The Results of Deception
It Is Critical for the Mexican People to Act as a Political Protagonist
By Gilberto López y Rivas
July 17, 2006
Whatever the legal and political conclusion may be to the accusation that electoral fraud has been committed against Andrés Manuel López Obrador, it is obvious that the crisis of legitimacy in democratic institutions is the most significant feature of the current political reality in Mexico. Two hypotheses have been confirmed: one arguing that basing the current system of political representation on neoliberal globalization and capitalism makes it fragile, and the other about how powerful constituents – partisan factions associated with the state – are capable of aborting the decision-making power of a public that cannot defend itself against political machinery designed to carry out fraud, coercion and manipulation. This political machinery was recently set into motion on July 2nd, by Vicente Fox’s administration and its network of state, business, corporate and intellectual accomplices.
The current General Council of the Federal Electoral Institute (IFE in its Spanish initials) has been completely discredited by its conduct before, during and after the July 2nd elections and by its central role in the political cheating, both traditional and electronic. Despite its modern techniques, the IFE left many tracks pointing to its fraudulent behavior. The apparent fraud was so significant that indignant citizens have been denouncing the council’s president, Luis Carlos Ugalde, electoral crook who threatened the essence of the system of political representation: respect for the will of the people as expressed through the vote.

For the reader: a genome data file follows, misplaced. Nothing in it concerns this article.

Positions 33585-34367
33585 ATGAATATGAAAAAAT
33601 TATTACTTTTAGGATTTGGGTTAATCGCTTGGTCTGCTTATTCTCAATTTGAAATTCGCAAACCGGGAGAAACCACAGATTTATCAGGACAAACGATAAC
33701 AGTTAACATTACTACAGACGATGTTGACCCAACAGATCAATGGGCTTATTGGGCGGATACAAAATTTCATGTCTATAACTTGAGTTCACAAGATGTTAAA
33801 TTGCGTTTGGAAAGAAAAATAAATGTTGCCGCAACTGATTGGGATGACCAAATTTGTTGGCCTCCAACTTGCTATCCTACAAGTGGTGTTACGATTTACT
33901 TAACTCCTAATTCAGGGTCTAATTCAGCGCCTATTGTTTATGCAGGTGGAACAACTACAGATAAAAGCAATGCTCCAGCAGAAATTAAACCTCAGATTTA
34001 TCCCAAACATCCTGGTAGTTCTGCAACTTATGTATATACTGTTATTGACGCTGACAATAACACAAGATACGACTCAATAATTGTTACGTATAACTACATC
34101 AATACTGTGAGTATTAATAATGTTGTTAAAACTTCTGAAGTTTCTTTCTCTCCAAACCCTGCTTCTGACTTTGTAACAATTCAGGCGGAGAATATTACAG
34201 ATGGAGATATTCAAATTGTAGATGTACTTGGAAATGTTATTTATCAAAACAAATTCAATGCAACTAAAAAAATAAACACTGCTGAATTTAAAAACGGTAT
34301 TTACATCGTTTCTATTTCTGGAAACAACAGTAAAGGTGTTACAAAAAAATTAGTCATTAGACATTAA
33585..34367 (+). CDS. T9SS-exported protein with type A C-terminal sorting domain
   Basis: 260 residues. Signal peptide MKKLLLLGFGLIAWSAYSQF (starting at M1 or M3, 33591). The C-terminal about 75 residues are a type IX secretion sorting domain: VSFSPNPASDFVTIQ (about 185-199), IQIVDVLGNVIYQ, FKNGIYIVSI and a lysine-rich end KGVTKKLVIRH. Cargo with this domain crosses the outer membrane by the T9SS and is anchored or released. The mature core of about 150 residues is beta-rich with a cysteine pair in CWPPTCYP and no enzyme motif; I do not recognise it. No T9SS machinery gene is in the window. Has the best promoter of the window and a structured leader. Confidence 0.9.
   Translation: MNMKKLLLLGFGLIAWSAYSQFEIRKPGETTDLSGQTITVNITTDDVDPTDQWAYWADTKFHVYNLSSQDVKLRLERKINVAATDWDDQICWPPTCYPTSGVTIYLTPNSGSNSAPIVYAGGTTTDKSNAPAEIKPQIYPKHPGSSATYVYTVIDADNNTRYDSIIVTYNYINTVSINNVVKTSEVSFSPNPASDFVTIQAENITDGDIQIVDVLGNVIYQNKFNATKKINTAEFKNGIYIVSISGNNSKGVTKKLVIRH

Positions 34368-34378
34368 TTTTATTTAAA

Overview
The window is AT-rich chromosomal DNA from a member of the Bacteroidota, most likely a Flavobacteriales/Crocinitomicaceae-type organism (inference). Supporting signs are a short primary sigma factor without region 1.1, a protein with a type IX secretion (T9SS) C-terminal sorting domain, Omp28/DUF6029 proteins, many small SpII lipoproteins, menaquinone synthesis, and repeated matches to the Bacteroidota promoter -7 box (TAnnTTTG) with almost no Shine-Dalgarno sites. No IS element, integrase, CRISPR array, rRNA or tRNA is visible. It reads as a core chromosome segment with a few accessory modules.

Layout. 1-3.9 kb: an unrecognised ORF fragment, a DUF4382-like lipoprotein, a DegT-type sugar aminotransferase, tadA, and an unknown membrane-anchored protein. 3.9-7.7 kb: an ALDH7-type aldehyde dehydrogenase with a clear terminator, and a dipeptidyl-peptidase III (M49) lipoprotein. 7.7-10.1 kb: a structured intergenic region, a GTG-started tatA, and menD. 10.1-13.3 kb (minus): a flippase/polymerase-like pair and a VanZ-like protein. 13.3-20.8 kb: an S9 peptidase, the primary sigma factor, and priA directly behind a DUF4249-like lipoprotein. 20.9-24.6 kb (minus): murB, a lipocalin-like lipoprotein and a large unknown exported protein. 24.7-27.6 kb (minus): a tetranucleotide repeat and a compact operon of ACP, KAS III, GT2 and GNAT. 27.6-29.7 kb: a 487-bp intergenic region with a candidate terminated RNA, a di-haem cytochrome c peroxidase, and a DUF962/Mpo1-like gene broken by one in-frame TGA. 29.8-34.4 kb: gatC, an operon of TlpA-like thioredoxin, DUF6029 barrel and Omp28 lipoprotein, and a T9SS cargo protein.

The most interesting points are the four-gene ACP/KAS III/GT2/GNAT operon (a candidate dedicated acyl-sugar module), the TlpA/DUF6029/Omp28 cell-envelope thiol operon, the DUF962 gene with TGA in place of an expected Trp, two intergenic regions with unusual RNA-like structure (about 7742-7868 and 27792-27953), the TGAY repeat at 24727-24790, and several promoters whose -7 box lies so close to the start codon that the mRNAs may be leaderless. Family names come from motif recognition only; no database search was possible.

Previous accusations that surrounded the last-minute naming of nine civilian council members to the Federal Electoral Institute were also proven to be well founded. The accusations were based on concerns that the citizens named to the council had career histories, political mentors and corporate relationships that would lead them to handle their responsibilities in a partisan manner, in favor of the ruling-party candidate.
Will it be possible to trust the IFE’s vote count without knowing with absolute scientific certainty that its computers do not house an efficient and silent algorithm that rearranges quantities and produces percentages prepared in advance by the computer experts employed by Mexico’s most powerful constituents? For now, it is logical to suppose that as long as the current structure of the IFE administration exists, millions of citizens will refuse to participate in the electoral process.